The Federal Bureau of Investigation is warning American citizens to stay out of Haiti amid a surge in violence that included an American couple being kidnapped there last month.
“While we understand that there are strong ties between Haiti and South Florida, before traveling there one should consider the trauma and financial costs of being kidnapped not only to themselves but to their family and friends as well,” FBI Supervisory Special Agent Liz Santamaria said this week, the Miami Herald reported.
According to the FBI’s Miami field office, kidnappings are surging in Haiti to the tune of a 300% increase for the first three months of 2023 when compared to 2022.
Haitian gangs have turned to extreme measures, with atrocities akin to those reported during the genocide in Rwanda, according to a Haitian doctor in an interview from his home in Port-au-Prince late last month.
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A view of the Hotel Port-Morgan resort is seen on Ile a Vache, a paradise island in Les Cayes in the southwestern region of Haiti. (AFP / Stringer)
Lawlessness, torture, civil war and “The Purge” were all used to describe what life is like for people living within the western borders on the island of Hispaniola.
“The people of Haiti continue to suffer one of the worst human rights crises in decades and a major humanitarian emergency,” United Nations Secretary General António Guterres said in a recent report to the U.N. Security Council. “With the high number of fatalities and increasing areas under the control of armed gangs, insecurity in the capital has reached levels comparable to countries in armed conflict.”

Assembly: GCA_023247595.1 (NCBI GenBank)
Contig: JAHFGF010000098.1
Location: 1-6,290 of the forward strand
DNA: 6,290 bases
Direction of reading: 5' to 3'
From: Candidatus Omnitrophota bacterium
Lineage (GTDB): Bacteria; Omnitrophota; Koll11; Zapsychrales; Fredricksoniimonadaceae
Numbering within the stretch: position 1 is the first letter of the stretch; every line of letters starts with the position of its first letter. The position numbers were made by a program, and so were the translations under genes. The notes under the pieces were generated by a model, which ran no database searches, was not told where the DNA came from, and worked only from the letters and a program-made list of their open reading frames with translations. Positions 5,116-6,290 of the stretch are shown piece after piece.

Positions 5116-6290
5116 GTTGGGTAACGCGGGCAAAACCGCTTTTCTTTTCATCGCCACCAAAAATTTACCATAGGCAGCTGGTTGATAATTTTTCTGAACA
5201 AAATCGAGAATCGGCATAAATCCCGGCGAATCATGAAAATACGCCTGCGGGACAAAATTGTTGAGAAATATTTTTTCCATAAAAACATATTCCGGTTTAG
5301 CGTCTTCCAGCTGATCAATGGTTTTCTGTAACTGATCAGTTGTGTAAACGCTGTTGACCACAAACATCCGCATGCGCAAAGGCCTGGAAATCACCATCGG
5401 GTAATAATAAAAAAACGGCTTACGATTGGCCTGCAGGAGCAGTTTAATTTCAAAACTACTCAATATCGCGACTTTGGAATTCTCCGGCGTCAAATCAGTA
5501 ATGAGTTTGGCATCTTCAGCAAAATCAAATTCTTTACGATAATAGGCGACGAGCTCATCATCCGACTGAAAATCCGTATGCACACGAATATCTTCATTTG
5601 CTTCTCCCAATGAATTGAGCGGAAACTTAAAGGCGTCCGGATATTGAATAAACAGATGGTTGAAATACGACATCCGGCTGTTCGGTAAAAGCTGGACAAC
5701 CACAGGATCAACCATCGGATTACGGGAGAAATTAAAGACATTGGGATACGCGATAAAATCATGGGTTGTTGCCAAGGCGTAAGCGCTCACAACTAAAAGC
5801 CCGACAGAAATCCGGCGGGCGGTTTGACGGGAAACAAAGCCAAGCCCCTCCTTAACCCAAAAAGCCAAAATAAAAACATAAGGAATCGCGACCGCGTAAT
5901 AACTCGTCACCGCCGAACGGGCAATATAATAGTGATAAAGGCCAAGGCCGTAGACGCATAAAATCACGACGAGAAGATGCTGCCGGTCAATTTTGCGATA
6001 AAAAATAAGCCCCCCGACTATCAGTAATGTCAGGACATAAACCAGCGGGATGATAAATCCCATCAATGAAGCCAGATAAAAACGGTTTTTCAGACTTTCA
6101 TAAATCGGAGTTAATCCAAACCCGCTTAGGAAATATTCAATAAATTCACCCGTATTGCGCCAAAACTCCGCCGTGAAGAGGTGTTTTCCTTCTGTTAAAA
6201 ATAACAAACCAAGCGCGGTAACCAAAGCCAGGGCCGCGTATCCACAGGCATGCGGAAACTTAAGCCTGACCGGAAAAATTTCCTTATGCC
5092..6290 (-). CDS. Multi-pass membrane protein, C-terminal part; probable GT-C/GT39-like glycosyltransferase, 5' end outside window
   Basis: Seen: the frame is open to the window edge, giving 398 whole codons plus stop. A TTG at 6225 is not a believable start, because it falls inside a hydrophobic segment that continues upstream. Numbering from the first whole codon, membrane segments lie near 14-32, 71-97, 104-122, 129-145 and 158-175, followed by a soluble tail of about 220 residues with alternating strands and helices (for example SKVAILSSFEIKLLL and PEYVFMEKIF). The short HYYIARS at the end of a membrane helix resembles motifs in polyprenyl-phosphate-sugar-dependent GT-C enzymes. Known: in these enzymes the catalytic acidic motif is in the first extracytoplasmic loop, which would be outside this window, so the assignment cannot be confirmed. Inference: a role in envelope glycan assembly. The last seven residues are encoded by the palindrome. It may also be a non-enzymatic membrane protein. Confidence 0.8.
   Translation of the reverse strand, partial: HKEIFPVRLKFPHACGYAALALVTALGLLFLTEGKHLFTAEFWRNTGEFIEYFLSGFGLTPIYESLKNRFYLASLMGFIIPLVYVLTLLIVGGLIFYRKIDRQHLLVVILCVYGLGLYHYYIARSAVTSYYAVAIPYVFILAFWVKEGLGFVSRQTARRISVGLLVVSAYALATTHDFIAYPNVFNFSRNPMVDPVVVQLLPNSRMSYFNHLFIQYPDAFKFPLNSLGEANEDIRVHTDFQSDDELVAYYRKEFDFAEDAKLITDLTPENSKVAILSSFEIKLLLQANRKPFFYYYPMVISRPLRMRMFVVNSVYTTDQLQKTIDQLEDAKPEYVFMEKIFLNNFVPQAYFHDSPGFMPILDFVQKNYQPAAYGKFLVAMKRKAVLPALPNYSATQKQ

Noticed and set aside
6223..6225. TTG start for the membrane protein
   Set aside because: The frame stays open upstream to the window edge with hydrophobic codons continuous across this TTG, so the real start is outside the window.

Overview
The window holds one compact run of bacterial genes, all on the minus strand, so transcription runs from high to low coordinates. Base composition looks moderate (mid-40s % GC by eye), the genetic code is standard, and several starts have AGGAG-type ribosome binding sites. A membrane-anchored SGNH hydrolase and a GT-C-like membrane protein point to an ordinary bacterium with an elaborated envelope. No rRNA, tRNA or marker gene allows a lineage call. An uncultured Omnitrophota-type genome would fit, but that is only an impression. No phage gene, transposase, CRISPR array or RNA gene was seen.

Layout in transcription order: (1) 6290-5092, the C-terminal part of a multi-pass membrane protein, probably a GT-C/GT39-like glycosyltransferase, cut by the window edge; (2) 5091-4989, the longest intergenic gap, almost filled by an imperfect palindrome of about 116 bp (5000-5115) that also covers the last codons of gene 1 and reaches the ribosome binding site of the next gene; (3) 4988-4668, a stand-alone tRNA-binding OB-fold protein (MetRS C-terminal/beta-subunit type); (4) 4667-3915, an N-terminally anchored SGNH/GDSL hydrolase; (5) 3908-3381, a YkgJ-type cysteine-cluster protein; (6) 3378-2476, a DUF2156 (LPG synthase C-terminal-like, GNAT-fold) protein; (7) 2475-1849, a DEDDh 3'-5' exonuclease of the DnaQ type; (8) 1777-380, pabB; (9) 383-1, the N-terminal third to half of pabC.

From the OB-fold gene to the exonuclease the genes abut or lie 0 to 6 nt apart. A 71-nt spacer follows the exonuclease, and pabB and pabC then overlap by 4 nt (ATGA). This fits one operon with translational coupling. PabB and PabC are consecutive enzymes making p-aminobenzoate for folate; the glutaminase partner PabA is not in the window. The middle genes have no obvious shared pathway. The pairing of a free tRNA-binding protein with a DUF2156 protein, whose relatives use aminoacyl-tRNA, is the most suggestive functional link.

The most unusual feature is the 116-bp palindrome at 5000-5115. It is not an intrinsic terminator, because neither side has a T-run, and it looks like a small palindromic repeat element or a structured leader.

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A police officer takes cover during an anti-gang operation in the Portail neighborhood of Port-au-Prince, Haiti, on Tuesday, a day after a mob in the Haitian capital pulled 13 suspected gang members from police custody at a traffic stop and beat and burned them to death with gasoline-soaked tires. ( AP Photo/Odelyn Joseph)
The State Department is currently advising Americans not to travel to Haiti “due to kidnapping, crime and civil unrest.”
Two Americans, Jean Dickens Toussaint and his wife, Abigail Toussaint, were kidnapped in March when they traveled to Haiti to see ailing relatives and attend a local festival.
The couple, who were held by a gang for ransom, were released a month later. The conditions of their release weren’t immediately revealed.
US PARENTS ‘TOTALLY ABANDONED’ AS BIDEN IMMIGRATION POLICY FUELS BLOCKADE ON ENTRY OF ADOPTED HAITIAN CHILDREN
Aerial view on the coast of Port-au-Prince, Haiti, on March 22, 2023. (RICHARD PIERRIN/AFP via Getty Images)
On Monday, a mob in the Haitian capital of Port-au-Prince beat and burned 13 suspected gang members to death with gasoline-soaked tires after pulling the men from police custody at a traffic stop, police and witnesses said.
The horrific vigilante violence underlined public anger over the increasingly lawless situation in Port-au-Prince, where criminal gangs have taken control over an estimated 60% of the city since the July 2021 assassination of President Jovenel Moïse.
Six more burned bodies were laid in a nearby neighborhood later Monday, and some witnesses said that police killed them and residents set them on fire.
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Haiti National Police said in a brief statement that officers in the city’s Canape Vert section stopped and searched a minibus for contraband early Monday, and had confiscated weapons from suspects before they were “unfortunately lynched by members of the population.” The statement did not elaborate on how members of the crowd were able to take control of the suspects.
Fox News’ Caitlin McFall and The Associated Press contributed to this report.